Making purchases online is a part of everyday life for most of us, but how risky is it really?
With household incomes being hammered due to the recession, rising utility bills and petrol price hikes to name a few, the remaining disposable income at the end of the month is shrinking fast.
It is little wonder, therefore, that we are all looking to buy cheaper on the net with discount deals and online sales of many sorts being the most popular.
Britons spent a whooping £44bn on retail shopping online in 2010, a 16% increase on 2009. This translates to an average of £1.284 per person (average 41 items) as compared to our European counterparts £908 (average 25 items). The trend is expected to be higher year on year. You only have to look at this article from the BBC to see that retailers are having a hard time!
Credit card fraud peaked in 2008 at £609.9m from a total spend of £176 billion. But it’s not all doom and gloom. Credit card fraud fell 17 per cent in 2010 compared with the previous year; the total fraud cost being £365 million in the UK.
The banks are working harder than ever to reduce fraud with chip and PIN cards and newer initiatives such as MasterCard SecureCode and Verified by Visa introduced in 2008. You can sign up to these schemes so when paying for goods on line with participating merchants, you will be asked to type in your private code.
So the situation is improving but check you are taking enough precautions against on line fraud? This is our top 9 tips to protecting yourself and your financial details online: –
1. Never give out your personal details or passwords over the phone or to a website you visit through an email link. Your bank will never call you or email you to ask for your username and password. Always be suspicious of these emails and delete them, or better still report them to your bank. Known as “phishing”, these scams are dodgy criminals attempting to relieve you of your log in details.
2. Keep your computer’s anti-virus software up-to-date. This should happen automatically but it is important you ensure you have the latest list of known viruses via updates. This should help to minimise any malicious attacks or software running on your computer against your knowledge when you are shopping online.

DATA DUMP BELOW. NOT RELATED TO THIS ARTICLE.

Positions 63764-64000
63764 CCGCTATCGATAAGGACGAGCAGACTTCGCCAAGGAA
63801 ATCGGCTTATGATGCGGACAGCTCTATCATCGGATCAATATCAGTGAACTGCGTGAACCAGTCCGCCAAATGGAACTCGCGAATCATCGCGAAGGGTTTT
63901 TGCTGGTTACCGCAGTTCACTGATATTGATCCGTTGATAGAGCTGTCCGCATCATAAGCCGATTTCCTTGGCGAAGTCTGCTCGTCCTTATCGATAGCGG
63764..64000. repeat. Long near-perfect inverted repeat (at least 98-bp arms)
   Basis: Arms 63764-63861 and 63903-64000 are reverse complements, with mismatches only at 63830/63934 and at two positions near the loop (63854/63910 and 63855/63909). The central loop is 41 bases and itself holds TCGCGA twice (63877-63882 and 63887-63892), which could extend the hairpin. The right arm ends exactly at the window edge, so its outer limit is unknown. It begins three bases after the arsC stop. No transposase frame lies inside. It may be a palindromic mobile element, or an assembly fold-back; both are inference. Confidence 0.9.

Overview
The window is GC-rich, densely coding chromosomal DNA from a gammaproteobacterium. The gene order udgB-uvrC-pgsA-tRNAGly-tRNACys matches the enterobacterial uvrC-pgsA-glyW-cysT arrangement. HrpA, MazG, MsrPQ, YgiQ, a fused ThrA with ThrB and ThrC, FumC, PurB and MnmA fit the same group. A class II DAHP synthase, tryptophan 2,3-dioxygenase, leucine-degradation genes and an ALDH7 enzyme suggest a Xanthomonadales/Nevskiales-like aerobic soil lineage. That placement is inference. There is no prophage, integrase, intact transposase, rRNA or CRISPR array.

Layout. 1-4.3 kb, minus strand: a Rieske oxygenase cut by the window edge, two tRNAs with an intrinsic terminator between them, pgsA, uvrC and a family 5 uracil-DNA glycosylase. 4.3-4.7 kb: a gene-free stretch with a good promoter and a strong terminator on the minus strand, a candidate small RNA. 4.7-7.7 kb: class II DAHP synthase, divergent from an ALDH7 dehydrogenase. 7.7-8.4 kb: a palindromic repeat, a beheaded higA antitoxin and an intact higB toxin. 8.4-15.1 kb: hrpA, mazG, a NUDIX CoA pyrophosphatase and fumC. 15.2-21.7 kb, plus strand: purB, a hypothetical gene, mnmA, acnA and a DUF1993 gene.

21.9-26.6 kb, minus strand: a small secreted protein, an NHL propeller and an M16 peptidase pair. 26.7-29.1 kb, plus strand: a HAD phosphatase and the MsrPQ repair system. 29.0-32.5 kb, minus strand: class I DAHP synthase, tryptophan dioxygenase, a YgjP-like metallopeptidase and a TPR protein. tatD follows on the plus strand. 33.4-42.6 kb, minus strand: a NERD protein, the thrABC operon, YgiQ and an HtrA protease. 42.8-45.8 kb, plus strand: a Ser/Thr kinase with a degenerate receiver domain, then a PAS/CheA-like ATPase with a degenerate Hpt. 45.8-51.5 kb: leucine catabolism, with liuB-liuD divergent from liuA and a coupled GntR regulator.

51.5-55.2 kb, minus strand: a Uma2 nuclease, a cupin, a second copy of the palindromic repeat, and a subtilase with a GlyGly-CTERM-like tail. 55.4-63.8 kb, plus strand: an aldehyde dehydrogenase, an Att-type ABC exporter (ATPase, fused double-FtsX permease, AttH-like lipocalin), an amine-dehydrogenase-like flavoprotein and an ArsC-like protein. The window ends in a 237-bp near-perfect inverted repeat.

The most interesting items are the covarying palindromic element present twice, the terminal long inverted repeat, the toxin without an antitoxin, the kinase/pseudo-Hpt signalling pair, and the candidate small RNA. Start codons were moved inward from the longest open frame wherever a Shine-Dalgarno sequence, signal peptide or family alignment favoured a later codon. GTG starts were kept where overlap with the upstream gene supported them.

3. Don’t venture online to shop without checking you have a firewall enabled. This not only protects you from inbound attacks but also should prevent your computer from sending out spam or giving away your personal information without you even knowing about it.
4. We are all familiar when logging in online of the checkbox asking to “remember my password”. Well, it’s good practice to not tick this, as this stores a cookie on your computer and has a number of possible downsides. Firstly, fraudsters hacking into your computer will look immediately for these stored cookies and secondly, if your computer is stolen, the thief will have your passwords! Cookies are stored on your computer whenever you visit a website, so it is a good idea to clear these regularly.
5. It is a great idea to register your cards with “Verified by Visa” or “MasterCard SecureCode”. Your bank will advise you on this if you are not sure how to do it, or check on line. Most banks request this registration now and it can be activated the first time you use your card online.
6. Asking your bank to specify a certain top limit on your card can help minimise large fraudulent losses.
7. Using credit cards over debit cards is a good idea because you automatically receive protection from your card issuer, which you don’t get with debit cards.
8. When you are about to put your card details into the “buy now” page of a site, check you can see a padlock somewhere on the page. This is often on the bottom right hand corner of your browser. Put simply, this means you are protected as your details are all encrypted. Also check that the URL begins with https rather than http. It is a good idea to type https every time you enter a URL as this ensures any information you send over the connection is encrypted, particularly on public Wi-Fi networks.
9. Finally, avoid buying from sites you have clicked through to from unsolicited spam emails.